Why a Registered Professional Nurse Should Earn a Bachelor’s Degree

As a registered nurse or an aspiring RN, you might wonder whether you should pursue a bachelor of science in nursing (BS). Why pursue a BS in nursing when you could find a job with just a two-year associate’s degree? How much time might it take? What are the requirements?

First, consider why health care experts suggest a BS in nursing vs. an associate’s degree.

“More and more hospitals and health care facilities are strongly encouraging that RNs get their bachelor’s degree because the research shows that the RN with the bachelor’s degree provides overall better care and higher-quality patient care and has better assessment skills and fewer errors,” says Christina Melvin, MS, PHCNS, BC, CHPN, a public health clinical nurse specialist and clinical associate professor at the University of Vermont.

The Changing Role of a Registered Professional Nurse

In large part, health care reform has increased the need for BS-educated nurses.

“The role of the nurse is changing with health care reform,” Melvin says. “Nurses’ assessment skills, critical thinking skills and problem-solving skills are becoming essential with health care reform because nurses are becoming more autonomous in practice. We are doing more and more.”

Under health care reform, nurses are stepping into some roles that 20 years ago might have been filled by doctors. In addition, they are providing direct care for people in their homes or supporting patients over the phone.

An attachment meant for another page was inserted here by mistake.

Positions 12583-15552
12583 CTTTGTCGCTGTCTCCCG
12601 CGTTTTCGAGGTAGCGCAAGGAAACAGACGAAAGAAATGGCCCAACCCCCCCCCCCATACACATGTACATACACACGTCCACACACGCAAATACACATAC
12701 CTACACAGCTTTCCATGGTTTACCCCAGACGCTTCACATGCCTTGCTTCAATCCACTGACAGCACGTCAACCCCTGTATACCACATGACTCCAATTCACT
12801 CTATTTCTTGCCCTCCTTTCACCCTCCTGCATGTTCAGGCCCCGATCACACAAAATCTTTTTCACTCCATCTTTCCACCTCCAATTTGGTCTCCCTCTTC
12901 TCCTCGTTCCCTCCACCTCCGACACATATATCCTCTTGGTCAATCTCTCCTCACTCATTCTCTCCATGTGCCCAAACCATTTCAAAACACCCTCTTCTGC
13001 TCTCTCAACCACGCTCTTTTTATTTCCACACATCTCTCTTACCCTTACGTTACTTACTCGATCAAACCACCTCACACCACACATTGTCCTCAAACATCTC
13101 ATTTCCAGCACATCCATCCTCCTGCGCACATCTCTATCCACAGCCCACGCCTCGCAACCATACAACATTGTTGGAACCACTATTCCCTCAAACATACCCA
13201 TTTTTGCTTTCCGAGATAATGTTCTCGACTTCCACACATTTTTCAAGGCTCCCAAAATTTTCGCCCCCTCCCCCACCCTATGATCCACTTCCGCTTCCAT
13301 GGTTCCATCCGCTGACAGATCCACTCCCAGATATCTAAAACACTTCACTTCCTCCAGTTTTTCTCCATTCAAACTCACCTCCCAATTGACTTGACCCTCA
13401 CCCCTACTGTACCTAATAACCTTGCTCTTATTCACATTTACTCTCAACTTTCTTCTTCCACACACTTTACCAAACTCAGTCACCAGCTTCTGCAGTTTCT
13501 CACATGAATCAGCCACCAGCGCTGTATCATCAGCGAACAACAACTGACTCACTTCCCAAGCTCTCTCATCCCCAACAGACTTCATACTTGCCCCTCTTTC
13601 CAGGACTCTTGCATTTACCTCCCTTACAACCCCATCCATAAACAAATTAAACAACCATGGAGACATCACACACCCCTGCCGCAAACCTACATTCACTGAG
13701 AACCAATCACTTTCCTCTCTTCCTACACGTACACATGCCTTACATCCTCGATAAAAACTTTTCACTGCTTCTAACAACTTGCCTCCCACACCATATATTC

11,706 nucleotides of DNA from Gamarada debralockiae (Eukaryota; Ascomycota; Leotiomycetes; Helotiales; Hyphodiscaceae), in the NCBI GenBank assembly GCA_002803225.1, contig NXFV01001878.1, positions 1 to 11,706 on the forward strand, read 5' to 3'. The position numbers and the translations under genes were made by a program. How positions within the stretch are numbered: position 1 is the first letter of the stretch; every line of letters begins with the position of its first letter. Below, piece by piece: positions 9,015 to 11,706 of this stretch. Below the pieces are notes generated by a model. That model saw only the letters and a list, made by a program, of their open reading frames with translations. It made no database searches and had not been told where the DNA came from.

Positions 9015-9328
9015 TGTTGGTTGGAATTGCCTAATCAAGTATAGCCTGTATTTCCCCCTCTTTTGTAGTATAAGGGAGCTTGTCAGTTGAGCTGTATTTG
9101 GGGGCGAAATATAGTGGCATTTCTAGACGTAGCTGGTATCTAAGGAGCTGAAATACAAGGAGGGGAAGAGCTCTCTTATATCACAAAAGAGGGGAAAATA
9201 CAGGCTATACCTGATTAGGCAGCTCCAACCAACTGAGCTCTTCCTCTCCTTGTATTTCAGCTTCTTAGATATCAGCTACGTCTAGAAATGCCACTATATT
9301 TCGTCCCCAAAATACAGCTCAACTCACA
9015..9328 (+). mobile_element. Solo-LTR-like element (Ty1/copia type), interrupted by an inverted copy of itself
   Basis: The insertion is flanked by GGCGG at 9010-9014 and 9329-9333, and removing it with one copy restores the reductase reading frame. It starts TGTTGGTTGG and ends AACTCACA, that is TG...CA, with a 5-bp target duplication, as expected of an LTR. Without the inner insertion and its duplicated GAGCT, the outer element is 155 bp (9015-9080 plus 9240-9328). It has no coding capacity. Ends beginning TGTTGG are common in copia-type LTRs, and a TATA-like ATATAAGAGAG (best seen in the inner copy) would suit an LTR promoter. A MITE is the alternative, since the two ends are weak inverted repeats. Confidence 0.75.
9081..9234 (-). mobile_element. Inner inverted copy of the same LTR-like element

“The role of the visiting nurse, where a nurse goes into the home and makes assessments, is a very autonomous role. A visiting nurse needs to assess when a doctor needs to be called or a patient needs to go to the doctor’s office or the hospital,” Melvin explains. “Under health care reform, we are able to maintain people at home without them having to go to the emergency room as often. It’s better care and it’s more cost effective.”

For example, insurers are now beginning to pay nurses to support mothers at home during postpartum care. “Women going home after having babies could have a nurse call them and talk through what to do if their baby is up all night or what to do if they’re having lactation difficulties,” she says.

BS in Nursing: Your Best Option

For RNs, a BS can provide more career options – and better pay. Depending on the hospital where you work, you may or may not see an immediate pay increase if you add a BS to your associate’s degree. However, if you do pursue a BS, you will see a better salary and career opportunities in the long run.

“A nurse with a bachelor’s degree has a much better chance of moving up and becoming a nurse educator or nurse manager, with advanced education. In that respect, RNs with bachelor’s degrees do make more money,” Melvin explains.

Visiting nurse associations now require a BS, and hospitals and health care facilities are strongly encouraging their RNs with associate’s degrees to pursue bachelor’s degrees.

“One could go to school for two years in an associate’s degree program, successfully pass the licensing exam and then work. If someone needs to work sooner, it’s a viable option,” according to Melvin. “But it’s very likely they’ll have to obtain a bachelor’s degree sometime in the future. More and more institutions are only hiring nurses with bachelor’s degrees.”